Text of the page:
For a long time scientists thought ghrelin levels fluctuated in response to nutrients that the ghrelin met in the stomach. So put in a big meal, ghrelin responds one way; put in a small snack and it responds another way.
If you believed you were drinking the indulgent shake, she says, your body responded as if you had consumed much more.
“The ghrelin levels dropped about three times more when people were consuming the indulgent shake (or thought they were consuming the indulgent shake),” she says, compared to the people who drank the sensible shake (or thought that’s what they were drinking).
But what lesson can we draw from the cautionary tales of eggs and trans fats? We would surely be slow learners if we didn’t approach other well-established, oft-repeated, endlessly recycled nuggets of nutritional correctness with a rather jaundiced eye. Let’s start with calories. After all, we’ve been told that counting them is the foundation for dietetic rectitude, but it’s beginning to look like a monumental waste of time. Slowly but surely, nutrition researchers are shifting their focus to the concept of “satiety”, that is, how well certain foods satisfy our appetites. In this regard, protein and fat are emerging as the two most useful macronutrients. The penny has dropped that starving yourself on a calorie-restricted diet of crackers and crudités isn’t any answer to the obesity epidemic.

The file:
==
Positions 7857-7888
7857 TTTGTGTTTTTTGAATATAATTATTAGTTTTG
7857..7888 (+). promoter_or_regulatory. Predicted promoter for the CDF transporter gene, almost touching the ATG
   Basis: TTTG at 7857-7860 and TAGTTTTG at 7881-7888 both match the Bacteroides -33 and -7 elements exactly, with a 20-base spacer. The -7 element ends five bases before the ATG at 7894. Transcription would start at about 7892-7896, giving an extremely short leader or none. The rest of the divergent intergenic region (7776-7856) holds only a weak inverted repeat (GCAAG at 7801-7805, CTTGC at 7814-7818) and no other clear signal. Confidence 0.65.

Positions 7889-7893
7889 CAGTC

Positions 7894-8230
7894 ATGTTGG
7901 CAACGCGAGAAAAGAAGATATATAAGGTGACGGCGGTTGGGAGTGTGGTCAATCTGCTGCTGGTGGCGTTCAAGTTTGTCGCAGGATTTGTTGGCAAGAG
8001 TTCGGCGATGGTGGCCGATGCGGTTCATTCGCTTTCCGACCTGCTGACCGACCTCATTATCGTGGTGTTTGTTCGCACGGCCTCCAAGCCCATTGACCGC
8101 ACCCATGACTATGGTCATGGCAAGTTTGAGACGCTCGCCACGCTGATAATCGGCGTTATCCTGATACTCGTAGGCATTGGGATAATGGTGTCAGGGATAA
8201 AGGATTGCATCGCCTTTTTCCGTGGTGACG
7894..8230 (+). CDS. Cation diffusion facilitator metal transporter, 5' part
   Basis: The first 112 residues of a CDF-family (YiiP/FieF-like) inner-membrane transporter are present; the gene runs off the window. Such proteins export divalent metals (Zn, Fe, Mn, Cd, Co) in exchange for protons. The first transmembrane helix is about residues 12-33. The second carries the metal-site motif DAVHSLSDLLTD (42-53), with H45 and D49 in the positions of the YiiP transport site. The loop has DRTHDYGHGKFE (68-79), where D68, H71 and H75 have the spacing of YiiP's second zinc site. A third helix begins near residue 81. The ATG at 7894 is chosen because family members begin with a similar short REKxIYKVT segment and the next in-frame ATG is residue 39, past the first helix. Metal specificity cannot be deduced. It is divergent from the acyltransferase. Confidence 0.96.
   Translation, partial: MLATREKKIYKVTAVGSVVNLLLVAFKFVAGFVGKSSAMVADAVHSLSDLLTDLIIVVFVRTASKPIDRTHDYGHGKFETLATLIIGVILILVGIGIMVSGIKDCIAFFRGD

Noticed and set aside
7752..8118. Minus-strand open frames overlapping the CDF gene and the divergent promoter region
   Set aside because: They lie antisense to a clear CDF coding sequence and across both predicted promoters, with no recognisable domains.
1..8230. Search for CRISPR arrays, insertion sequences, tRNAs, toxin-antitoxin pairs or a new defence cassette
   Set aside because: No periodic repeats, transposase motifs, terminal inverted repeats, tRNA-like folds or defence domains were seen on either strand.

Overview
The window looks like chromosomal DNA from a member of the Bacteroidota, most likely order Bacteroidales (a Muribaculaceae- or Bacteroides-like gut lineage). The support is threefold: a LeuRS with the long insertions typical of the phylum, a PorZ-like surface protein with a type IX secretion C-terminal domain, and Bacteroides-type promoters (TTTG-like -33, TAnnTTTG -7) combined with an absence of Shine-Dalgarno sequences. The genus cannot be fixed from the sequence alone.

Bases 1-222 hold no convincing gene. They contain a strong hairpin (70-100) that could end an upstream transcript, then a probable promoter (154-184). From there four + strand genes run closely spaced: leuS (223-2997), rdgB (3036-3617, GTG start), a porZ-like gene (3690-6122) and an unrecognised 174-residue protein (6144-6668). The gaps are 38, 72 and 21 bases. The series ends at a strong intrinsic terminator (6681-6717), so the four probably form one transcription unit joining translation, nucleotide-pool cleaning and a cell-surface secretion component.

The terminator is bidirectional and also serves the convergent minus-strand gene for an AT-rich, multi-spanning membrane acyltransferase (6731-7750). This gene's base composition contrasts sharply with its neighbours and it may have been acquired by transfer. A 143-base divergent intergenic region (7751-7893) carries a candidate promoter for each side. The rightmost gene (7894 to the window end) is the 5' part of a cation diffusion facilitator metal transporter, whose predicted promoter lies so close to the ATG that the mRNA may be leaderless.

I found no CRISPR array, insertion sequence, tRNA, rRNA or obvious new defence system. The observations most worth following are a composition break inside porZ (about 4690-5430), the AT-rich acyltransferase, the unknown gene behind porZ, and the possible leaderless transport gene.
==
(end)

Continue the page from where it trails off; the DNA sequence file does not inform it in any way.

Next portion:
Let’s not jump so quickly to conclusions. As a commenter noted:
Conclusion from the abstract: Current evidence does not clearly support cardiovascular guidelines that encourage high consumption of polyunsaturated fatty acids and low consumption of total saturated fats.
Which is not the same as saying “now we reckon polyunsaturated fats are good for you”. It means, current evidence is (statistically) inconclusive.
I guess if you’re dead, you won’t care if you’re skinny. J/K. Here’s the relevant part of the study that Jezebel quoted:
A type of natural sugar called agavins come from the agave plant, which can be used to make tequila. These sugars (which are not the same as in the more commonly known agave syrup) are non-digestible and do not raise blood sugar, according to Mexican researchers.
In new research, the team of scientists fed mice a standard diet, and added agavins to some of their water. They discovered that the mice who consumed agavins ate less overall and had lower blood glucose levels. The effects were stronger than other artificial sweeteners like aspartame and agave syrup. The mice consuming agavins also produced a hormone called GLP-1 that keeps the stomach full longer and produces insulin, which is another reason it could be beneficial for people with diabetes and weight issues.
If tequila science isn’t appealing for you, chocolate has become another magical ingredient for weightloss. All thanks to the fabulous microbes I posted about earlier.
Thanks, science! BUT WHEN WILL YOU VINDICATE CHEETOS?!?